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Friday, May 13, 2016

Q&A On Figuring Out What Editors Do and How to Hire One

I love the regular "Q & A a la Ann Landers" features I use in my #SharingwithWriters newsletter because I make it time-effective for me to spend time with authors who send me questions by recycling their questions and my answers as part of the monthly letter. I try to include something on editing in every issue and you can get the letter and a free e-book (editing! of course!) at http://howtodoitfrugally.com.  The subscribe window is in the upper right corner of most every page and you can read some back issues , too!

This question came from a reader who finds that editors often don't clearly define exactly what what their editing process includes and how they work.


QUESTION:
I just finished my first novel, historical fiction, and I’m finding different editors’ sites don’t give me much information and that no one seems to be speaking the same language in terms of definition when they toss around the editing terms. Copy editor? Proofreader? Etc.
ANSWER
If this is a first novel, I believe you need a full edit. Sometimes first novelists—even ones who have taken lots of classes—still don't have things like structure, motivation, setting, characterization down. It's not just our own punctuation or homonym errors we don't see! It would also be helpful if you tried to find an editor experienced specifically in historical novels—especially the specific period you are writing in. Your editor may even spot a historical inaccuracy or two.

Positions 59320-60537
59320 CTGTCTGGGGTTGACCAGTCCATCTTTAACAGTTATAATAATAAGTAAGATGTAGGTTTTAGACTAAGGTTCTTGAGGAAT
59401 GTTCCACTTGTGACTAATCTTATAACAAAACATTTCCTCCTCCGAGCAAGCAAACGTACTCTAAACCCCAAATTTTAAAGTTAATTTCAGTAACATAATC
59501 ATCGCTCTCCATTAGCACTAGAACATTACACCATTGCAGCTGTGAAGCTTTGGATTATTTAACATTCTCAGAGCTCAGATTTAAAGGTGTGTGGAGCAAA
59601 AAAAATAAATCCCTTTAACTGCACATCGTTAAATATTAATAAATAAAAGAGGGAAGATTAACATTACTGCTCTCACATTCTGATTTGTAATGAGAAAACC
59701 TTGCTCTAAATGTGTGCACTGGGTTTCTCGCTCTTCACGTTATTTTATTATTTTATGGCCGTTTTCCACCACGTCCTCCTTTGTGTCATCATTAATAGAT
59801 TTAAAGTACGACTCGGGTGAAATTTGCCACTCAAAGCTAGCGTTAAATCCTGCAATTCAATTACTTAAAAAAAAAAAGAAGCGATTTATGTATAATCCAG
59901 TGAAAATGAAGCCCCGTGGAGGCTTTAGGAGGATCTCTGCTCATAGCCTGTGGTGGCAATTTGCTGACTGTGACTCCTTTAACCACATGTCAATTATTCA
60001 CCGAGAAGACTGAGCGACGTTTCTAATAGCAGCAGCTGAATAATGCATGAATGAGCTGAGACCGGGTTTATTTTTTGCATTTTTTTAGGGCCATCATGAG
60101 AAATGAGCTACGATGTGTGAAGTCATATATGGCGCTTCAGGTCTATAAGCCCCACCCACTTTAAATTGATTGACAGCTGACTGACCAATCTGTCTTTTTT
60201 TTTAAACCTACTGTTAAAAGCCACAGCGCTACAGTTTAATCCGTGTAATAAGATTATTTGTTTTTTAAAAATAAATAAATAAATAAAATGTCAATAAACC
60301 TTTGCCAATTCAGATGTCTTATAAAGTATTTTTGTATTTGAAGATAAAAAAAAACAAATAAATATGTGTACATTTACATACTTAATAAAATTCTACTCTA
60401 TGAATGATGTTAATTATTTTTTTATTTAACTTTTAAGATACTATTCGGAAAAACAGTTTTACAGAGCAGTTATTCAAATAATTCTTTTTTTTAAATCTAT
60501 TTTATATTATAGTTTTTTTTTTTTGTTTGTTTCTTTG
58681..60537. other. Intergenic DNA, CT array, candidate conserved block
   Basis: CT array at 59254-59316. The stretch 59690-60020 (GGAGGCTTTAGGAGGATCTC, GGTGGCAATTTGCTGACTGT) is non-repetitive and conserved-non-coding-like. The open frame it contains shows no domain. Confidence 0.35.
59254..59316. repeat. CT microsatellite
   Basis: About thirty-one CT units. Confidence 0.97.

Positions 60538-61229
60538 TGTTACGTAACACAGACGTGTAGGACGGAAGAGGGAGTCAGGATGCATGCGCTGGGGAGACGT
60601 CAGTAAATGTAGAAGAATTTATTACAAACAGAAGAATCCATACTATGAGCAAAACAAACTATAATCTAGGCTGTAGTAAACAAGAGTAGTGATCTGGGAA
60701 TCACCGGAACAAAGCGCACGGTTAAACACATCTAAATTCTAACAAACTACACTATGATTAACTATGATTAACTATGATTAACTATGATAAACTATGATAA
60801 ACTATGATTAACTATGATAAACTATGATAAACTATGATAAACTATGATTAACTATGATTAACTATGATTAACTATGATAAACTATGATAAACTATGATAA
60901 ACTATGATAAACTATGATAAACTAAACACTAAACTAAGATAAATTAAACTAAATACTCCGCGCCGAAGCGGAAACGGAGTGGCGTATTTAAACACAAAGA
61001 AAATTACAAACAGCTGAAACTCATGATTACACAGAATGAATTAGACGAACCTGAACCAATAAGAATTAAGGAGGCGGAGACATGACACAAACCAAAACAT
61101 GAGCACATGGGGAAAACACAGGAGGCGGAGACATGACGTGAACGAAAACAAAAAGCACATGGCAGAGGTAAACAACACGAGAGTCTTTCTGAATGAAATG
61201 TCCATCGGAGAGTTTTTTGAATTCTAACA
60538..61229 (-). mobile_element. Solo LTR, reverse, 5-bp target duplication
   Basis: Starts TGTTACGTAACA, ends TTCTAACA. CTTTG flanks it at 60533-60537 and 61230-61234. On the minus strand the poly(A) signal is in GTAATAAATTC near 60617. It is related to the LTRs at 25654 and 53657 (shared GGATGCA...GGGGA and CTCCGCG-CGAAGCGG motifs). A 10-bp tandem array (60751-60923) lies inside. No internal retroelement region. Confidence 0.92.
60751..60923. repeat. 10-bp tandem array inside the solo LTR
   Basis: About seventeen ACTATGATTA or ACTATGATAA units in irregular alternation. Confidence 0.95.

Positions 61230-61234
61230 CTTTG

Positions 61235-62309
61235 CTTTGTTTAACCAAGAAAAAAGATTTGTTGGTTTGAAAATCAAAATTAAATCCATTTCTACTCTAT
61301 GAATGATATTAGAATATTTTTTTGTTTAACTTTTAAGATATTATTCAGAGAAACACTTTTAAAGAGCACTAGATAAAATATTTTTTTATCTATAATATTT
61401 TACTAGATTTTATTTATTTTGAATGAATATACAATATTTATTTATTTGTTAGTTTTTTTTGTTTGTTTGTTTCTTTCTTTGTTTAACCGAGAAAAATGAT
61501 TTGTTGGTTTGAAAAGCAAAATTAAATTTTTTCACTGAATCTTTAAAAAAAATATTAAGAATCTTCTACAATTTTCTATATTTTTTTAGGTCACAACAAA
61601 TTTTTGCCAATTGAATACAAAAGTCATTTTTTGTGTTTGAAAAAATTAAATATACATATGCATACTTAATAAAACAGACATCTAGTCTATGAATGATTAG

You also might want to read the multi award-winning The Frugal Editor (http://bit.ly/FrugalEditor). It includes a battery of questions to ask editors to get what you need.
I know a full edit like this is expensive, but one of the things I say in my The Frugal Editor: Think of the money spend as the equivalent of three university classes at a top writing school in addition to the editing. If you get an editor who explains why she does things and what the alternative is, you'll come away from the editing process a much better writer—even if you are already a great writer. (-:
PS: The Frugal Editor also defines the terms of editing—at least for purposes of the book—so we’re all talking the same language. I sympathize with the confusion you expressed.


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 Carolyn Howard-Johnson edits, consults, and speaks on issues of writing and publishing. Find her at http://howtodoitfrugally.com. Find the second edition of her multi award-winning The Frugal Editor: Do-it-yourself editing secrets for authors: From your query letter to final manuscript to the marketing of your bestseller. (HowToDoItFrugally Series of Books for Writers). Learn more about her other authors' aids at www.howtodoitfrugally.com/writers_books.htm , where writers find lists and other helps including , Great Little Last-Minute Editing Tips on the Resources for Writers page. She blogs on all things publishing (not just editing!) at her SharingingwithWriters blog. She tweets writers' resources at www.twitter.com/frugalbookpromo . Please tweet this post to your followers. We all need a little help with editing. (-:

1 comment:

Karen Cioffi-Ventrice said...

Carolyn, great tips on getting a manuscript edited. And, I agree that getting an editor who works in the genre you're writing is the best way to go.

Great Editing Is Great Marketing

Your First Marketing Offense: Write and Edit Great Query Letters